Kellogg, for instance, plans to auction packages of special-edition Pringles Thanksgiving Dinner crisps, which sold out online in 41 minutes earlier this month, on eBay, to benefit an as-yet unspecified charity. T-Mobile is offering donations to Feeding America three different ways, one of which is via a T-Mobile app that also offers up coupons to Denny’s or Shell.

“We see Giving Tuesday as an opportunity to talk to consumers and people who are shopping….”
Joi Gordon, CEO
Dress for Success

And Dress For Success, which provides work attire for low-income women, has a microsite, dfspowerpiece.org, where the charity receives 20% of the proceeds when visitors buy high-end products from Bruno Magli, Christian Dior Makeup, Sorel, and others.

 “The public go to the site and pick something to buy for themselves, and they would then also help another woman feel empowered,” says Joi Gordon, CEO of the nonprofit.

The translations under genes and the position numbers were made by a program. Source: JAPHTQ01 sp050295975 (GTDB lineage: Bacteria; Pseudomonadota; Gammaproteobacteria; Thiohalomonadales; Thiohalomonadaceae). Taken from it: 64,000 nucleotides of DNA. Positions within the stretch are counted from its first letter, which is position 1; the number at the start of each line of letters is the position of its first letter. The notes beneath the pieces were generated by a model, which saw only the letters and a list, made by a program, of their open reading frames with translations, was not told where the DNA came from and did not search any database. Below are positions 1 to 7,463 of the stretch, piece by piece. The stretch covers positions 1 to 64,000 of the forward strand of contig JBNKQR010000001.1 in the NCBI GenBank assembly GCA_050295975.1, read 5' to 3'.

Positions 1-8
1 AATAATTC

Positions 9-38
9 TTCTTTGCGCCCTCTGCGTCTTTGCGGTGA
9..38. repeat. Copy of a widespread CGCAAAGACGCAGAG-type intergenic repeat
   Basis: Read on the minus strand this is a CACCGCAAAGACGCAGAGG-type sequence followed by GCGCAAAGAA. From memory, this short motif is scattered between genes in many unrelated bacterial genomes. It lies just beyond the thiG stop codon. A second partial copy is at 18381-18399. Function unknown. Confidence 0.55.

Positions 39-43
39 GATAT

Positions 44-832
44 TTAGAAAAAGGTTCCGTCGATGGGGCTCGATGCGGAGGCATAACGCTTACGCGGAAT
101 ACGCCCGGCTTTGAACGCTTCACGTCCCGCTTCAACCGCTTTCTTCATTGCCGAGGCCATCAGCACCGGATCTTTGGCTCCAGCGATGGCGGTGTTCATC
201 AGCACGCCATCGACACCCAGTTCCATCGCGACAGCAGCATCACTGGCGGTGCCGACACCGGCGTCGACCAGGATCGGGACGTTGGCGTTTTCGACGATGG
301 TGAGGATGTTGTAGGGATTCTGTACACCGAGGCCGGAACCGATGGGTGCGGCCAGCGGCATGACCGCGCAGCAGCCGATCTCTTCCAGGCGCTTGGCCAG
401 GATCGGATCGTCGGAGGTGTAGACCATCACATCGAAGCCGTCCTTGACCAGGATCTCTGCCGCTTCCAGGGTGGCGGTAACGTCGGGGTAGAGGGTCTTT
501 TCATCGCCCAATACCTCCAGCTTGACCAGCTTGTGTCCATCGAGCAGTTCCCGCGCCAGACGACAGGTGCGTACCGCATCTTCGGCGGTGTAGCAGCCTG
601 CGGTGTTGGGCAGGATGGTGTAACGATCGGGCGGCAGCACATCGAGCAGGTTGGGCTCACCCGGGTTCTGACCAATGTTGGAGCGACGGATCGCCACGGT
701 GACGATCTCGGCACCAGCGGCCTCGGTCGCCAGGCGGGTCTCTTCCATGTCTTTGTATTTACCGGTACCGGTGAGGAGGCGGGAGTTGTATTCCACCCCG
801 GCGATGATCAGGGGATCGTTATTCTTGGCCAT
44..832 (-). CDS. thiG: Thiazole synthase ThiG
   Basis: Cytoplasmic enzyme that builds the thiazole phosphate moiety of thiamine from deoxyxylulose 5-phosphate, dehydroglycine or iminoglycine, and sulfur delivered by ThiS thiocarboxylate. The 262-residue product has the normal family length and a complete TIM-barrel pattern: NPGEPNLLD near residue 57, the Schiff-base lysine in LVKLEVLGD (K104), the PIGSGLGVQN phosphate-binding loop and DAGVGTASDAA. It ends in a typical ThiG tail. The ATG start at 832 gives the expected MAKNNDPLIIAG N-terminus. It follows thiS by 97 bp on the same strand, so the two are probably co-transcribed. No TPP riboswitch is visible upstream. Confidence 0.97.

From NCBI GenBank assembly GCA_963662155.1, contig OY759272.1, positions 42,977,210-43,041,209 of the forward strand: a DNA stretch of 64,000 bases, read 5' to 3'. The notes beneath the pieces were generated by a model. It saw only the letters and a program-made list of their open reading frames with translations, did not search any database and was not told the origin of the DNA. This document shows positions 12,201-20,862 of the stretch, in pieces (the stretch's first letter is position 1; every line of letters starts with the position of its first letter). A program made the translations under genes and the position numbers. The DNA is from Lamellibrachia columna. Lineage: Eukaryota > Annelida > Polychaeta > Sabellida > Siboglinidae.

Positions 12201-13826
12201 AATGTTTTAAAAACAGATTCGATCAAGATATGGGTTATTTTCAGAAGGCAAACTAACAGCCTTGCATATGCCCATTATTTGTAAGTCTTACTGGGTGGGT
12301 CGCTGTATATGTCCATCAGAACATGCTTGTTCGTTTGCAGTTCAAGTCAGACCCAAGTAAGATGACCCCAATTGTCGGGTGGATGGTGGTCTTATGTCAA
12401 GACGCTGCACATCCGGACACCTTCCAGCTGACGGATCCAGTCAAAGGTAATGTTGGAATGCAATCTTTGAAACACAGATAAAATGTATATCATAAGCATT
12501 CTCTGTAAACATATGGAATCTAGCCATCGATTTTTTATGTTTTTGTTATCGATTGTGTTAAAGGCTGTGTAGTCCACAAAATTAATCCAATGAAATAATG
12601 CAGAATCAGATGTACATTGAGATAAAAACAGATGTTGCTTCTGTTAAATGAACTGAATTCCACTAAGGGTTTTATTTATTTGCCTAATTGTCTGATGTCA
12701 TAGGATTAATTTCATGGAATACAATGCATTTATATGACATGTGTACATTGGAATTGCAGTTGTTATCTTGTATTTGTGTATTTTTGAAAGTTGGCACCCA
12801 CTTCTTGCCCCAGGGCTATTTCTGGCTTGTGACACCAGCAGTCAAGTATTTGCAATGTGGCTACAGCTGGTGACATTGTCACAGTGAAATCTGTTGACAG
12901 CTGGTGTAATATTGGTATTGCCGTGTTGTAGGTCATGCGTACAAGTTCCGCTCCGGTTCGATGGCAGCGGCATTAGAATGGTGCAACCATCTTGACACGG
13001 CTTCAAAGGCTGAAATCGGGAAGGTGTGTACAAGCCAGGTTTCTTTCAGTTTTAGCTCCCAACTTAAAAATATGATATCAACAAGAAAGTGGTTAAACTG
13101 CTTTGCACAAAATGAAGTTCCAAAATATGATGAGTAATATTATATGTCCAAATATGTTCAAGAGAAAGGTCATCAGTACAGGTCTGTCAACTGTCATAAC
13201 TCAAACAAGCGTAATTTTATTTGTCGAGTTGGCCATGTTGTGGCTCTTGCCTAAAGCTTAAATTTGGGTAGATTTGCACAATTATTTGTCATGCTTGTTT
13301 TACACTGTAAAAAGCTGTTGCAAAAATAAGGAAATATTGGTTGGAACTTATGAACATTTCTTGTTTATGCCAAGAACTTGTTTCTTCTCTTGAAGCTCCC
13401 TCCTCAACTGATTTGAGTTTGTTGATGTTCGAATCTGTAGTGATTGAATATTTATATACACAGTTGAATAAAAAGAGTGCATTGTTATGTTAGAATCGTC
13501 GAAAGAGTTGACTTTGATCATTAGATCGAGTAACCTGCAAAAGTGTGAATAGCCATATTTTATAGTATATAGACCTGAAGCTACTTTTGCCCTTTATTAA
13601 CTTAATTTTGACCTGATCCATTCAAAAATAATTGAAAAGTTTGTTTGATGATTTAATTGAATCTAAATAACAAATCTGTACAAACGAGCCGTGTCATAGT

“We see Giving Tuesday as an opportunity to talk to consumers and to talk to people who are shopping,” she says, “to have them not only think about what you get for yourself.”

7. You can skip it.  Really.

 As with anything that’s overhyped, many people have a love-hate relationship with Giving Tuesday.

“Want to not feel totally overwhelmed on Giving Tuesday? Set up recurring monthly donations to organizations you care about.”
Mike Sandmel
New Economy Project

Squires says the occasion has helped inspire people to give because they care about their causes or are impressed by an organization’s good works, not because they hope to get a tax deduction. That’s obviously a great thing.

 But, as Nasan mentioned, it’s possible to get swept up in whatever relentless plea catches your eye.

Mike Sandmel, an organizer with the progressive non-profit New Economy Project, put his solution on  Twitter last year, but it still applies:  “Want to not feel totally overwhelmed on Giving Tuesday? Set up recurring monthly donations to organizations you care about. It’s better for them and you can mass delete fundraising emails guilt-free.”